Good drama can hold up a mirror to the world and the real-life drama unfolding around the British royal family certainly does. What it shows reflects very badly on aspects of our culture, particularly the sheer toxicity of much of the tabloid press. Less obviously at the moment, it also has a serious message about our constitutional arrangements.
What must first strike any impartial observer of the current controversy is the degree of nastiness exhibited by populist newspapers and those commentators who emulate their style. I know little about Meghan Markle but it is quite clear that for some time she has been the victim of a sustained campaign of denigration Anyone doubting this should look at the compilation in Buzzfeed News of headlines comparing reporting on Markle and Kate Middleton in almost identical circumstances. The crudity of the attacks would be laughable but for the fact that they have been sustained and have certainly influenced the views of a large section of the public.
“Kate’s morning sickness cure? Prince William gifted with an avocado for pregnant Duchess” The Express headline, 14 Sept 2017
“The pregnant Duchess of Sussex and so-called ‘avocado on toast whisperer’ is wolfing down a fruit linked to water shortages, illegal deforestation and all round general environmental devastation.” The Express: 23. Jan, 2019
Defenders of the tabloids are quick to argue that those in public life should expect robust criticism. “It comes with the territory” is a common theme. It’s certainly true that from the perspective of the British press there have always been goodies and baddies in the sentimental soap opera that is British royalty. Many years ago, it was Princess Margaret who was the bad fairy. More recently it was Fergie. ‘Princess Pushy’ was the name given to Princess Michael of Kent before more recently being bestowed on Meghan Markle. It is revealing that the villains have all been women despite Prince Andrew, for one, being suspected of far more egregious behaviour.
It is difficult to argue that there is not both misogyny and racism in the treatment of Markle by the press. It would also appear that racism exists within the palace. It is perhaps not surprising that out of date attitudes should persist in an institution so far removed from the modern world, but enthusiasts for so-called ‘Global Britain’ need to think seriously about what it looks like overseas. In particular, what does it look like in the USA where a woman of colour has just been installed as Vice President?
Almost as troubling as the charge of racism levelled by Prince Harry is his assertion that the royal family is terrified of the popular press.
Prince Harry told Winfrey the UK tabloid media is “bigoted” and creates a “toxic environment” of “control and fear”. But he added: “I’m acutely aware of where my family stand and how acutely scared they are of the tabloids turning on them.”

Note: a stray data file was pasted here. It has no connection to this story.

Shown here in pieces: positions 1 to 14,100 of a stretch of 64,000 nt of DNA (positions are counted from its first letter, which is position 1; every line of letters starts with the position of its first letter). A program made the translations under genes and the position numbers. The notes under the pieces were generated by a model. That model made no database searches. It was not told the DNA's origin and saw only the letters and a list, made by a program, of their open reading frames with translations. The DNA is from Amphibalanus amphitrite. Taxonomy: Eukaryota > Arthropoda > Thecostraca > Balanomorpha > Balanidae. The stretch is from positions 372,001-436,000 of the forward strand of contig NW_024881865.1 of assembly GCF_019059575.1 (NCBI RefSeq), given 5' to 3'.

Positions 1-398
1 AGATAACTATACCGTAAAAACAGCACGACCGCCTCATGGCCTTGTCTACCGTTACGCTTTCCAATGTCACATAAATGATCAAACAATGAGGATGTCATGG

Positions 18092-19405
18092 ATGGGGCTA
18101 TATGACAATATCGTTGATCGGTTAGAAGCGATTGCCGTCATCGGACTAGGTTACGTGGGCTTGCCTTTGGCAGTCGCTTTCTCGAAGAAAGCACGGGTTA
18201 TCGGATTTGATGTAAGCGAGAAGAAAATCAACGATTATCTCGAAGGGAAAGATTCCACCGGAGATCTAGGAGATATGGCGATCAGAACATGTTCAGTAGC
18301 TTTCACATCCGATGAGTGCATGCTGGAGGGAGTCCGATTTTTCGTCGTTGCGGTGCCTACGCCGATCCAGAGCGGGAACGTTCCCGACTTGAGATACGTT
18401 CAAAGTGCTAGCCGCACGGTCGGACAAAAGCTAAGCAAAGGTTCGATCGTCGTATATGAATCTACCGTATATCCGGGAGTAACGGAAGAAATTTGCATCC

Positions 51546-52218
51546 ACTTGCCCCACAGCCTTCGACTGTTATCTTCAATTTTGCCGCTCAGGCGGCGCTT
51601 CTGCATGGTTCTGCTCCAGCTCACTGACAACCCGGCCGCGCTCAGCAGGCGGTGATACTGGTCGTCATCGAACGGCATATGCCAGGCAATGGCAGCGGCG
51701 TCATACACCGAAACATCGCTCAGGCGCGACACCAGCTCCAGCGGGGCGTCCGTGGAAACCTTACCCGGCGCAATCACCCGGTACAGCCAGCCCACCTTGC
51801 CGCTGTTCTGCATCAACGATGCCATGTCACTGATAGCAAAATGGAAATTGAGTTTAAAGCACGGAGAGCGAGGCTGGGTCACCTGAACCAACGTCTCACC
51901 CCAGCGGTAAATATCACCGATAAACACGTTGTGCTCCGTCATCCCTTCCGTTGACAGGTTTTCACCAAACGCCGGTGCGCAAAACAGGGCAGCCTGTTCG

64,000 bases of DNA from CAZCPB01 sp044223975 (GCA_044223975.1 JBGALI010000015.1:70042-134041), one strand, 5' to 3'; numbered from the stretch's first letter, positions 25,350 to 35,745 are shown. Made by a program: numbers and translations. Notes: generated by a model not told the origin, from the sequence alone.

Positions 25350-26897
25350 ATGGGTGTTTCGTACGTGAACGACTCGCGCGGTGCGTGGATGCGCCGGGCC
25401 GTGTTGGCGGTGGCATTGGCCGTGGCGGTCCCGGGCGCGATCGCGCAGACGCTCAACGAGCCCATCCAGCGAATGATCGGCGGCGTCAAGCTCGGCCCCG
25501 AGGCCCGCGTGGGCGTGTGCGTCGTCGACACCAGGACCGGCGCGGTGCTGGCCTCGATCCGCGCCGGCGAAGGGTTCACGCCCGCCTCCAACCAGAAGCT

The reaction to his comments rather proves his point. Watching the bile poured on these two young people by large parts of the press might make anyone think twice about incurring the displeasure of the billionaires who own so much of the worst part of our print media.
Looking more closely at some of the criticism levelled at Harry and Meghan suggests it is not just random victimisation of someone to serve as pantomime villain. It appears to be a focused attempt to discredit certain views. Highlighting the significance of slavery seems to be a subject that triggers a hysterical reaction in some right wing circles and attempting to smear the couple as ‘woke’ is a clear signal that royalty should be careful about lending its support to any attempt to develop a broader understanding of our past.
“Harry and Meghan are the perfect leaders of the new international woke elite” The Telegraph 7 March 2021
A more subtle example of the same kind of censorship is the attempt to undermine Prince Charles’ espousal of environmental concerns by constantly lampooning him as a tree-hugger.
“Prince Charles shakes hands with every tree he plants to “wish it well” – and the revelation has sent Twitter into meltdown”. The Sun 7 Nov 2019
The apparent ability of the press to manipulate the monarchy matters greatly in the UK because of the pivotal role the crown plays in a country without a written constitution. The prime minister exercises the prerogative powers of a monarch constrained only by the ability to command a majority in the House of Commons and, in theory, the need for the agreement of the head of state. In practice it is hard to conceive of circumstances in which the monarch might nowadays overrule an elected prime minister in public, though recent revelations in the Guardian illustrate behind the scenes pressure on matters of personal interest.
The Queen has enormous public support but was unwilling to challenge Johnson’s illegal decision to prorogue Parliament. Her successors will be in a weaker position lacking the extra legitimacy that she derives from the length of her reign and her clear commitment to an old-fashioned but honourable view of public service. Whether it is Prince Charles who succeeds, or the decision is made to skip a generation, the new monarch will be far more vulnerable to tabloid bullying, including pressure not to intervene to prevent prime ministerial overreach.
As long as the monarchy stays aligned with the interests of the rich and powerful they can reasonably be assured of the fawning deference that insists that the Queen should not be embarrassed by being ‘dragged into politics’. What they mean of course is that the monarch should remain as decorative camouflage for a political system lacking in any real checks on executive power.
A family breakup may be the headline story. A broken political system is the bigger issue.